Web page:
It’s OK to let men expose themselves in front of women and girls in women’s restrooms, but it’s not OK to let women breast feed in restrooms/locker rooms. Breast feeding moms have been fighting battles to be able to feed in public, and mothers that work to be discrete have also felt the discrimination. The world is upside down. And common sense has left the building. It has certainly left the public restroom/locker room.
Opposing Views: An Oklahoma City YMCA has said it is going to work to better train its staff members after an employee asked the mother of an 8-week-old baby to leave a women’s locker room because she was breastfeeding her child.
KFOR News reports Tiffany Hoag was feeding her baby in the locker room of the Earlywine YMCA on the city’s south side Wednesday when, Hoag says, a YMCA employee asked her to leave and go to a family locker room.
“I went to the women’s locker room and changed him, then he started to get a little bit fussy, so I started to nurse him,” Hoag told KFOR.
She said she sat down near another mom who was also breastfeeding a child. The gym employee then reportedly came in and told them they couldn’t be in there.
“The next thing you know, she’s escorting this lady out of the locker room, and then she comes back for me and says ‘you can’t be in here, I’m going to have to ask you to leave,’” Hoag said.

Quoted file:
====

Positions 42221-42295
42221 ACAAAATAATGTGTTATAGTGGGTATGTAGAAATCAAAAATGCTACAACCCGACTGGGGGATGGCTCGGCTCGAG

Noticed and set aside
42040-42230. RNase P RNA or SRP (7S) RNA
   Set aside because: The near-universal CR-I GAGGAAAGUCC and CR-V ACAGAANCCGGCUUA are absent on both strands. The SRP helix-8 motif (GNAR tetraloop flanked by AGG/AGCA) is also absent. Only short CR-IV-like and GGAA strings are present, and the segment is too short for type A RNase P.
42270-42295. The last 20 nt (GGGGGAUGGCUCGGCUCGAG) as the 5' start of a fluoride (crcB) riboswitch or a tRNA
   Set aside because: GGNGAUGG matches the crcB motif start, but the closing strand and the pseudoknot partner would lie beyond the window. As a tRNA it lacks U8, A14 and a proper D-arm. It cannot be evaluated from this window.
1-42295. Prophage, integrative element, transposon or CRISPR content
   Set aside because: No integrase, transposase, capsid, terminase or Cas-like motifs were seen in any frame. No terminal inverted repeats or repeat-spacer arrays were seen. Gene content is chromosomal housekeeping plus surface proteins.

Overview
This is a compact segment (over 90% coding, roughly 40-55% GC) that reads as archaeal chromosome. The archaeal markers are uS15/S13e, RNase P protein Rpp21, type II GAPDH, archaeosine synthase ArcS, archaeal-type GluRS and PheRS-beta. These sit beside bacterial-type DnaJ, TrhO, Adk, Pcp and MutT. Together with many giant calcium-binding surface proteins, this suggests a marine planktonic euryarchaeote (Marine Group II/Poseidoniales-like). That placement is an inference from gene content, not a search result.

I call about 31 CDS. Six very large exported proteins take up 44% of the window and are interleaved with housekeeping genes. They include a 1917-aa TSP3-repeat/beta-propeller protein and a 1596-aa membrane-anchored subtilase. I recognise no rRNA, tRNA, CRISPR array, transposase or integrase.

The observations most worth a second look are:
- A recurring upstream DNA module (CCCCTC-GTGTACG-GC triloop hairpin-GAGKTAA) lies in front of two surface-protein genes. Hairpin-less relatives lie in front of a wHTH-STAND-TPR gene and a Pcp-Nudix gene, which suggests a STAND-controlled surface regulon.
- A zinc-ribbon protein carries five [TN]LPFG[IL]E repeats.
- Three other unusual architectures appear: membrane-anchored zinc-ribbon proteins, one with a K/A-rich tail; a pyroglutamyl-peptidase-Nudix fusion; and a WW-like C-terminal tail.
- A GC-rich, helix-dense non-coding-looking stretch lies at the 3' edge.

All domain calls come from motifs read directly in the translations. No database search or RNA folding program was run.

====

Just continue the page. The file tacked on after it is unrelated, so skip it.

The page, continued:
She said she was shown across the gym to a family locker room where she had to nurse her son while sitting next to a shower and a toilet.
“I really am humiliated and just embarrassed. I was escorted out of the locker room and through the gym,” Hoag told KOCO News.
Oklahoma state law says that “mothers have the right to breastfeed anywhere they have a right to be.”
The YMCA issued a statement saying the situation likely stemmed from the employee’s misinterpretation of a policy that says children aren’t allowed in adult locker rooms.
“We are looking into this particular incident further with the staff members involved in an effort to ensure that no other moms have this happen in the future,” the statement read. “We are very sorry that this new mom had a negative experience and will continue to train our staff to understand that moms can breastfeed anywhere they would like to do so in our facilities.”
According to a separate statement, quoted by KFOR, the YMCA operates 12 facilities in Oklahoma City.
While Hoag said she has reservations about returning to that particular YMCA, she said she is glad to hear the family facility is taking steps to make sure the same thing doesn’t happen to another mother.
“But if it had to happen to me to make it not happen to 10 other mothers, then it’s worth it,” she told KOCO. “And if it ends with me, then I’m happy and I’m good with that.”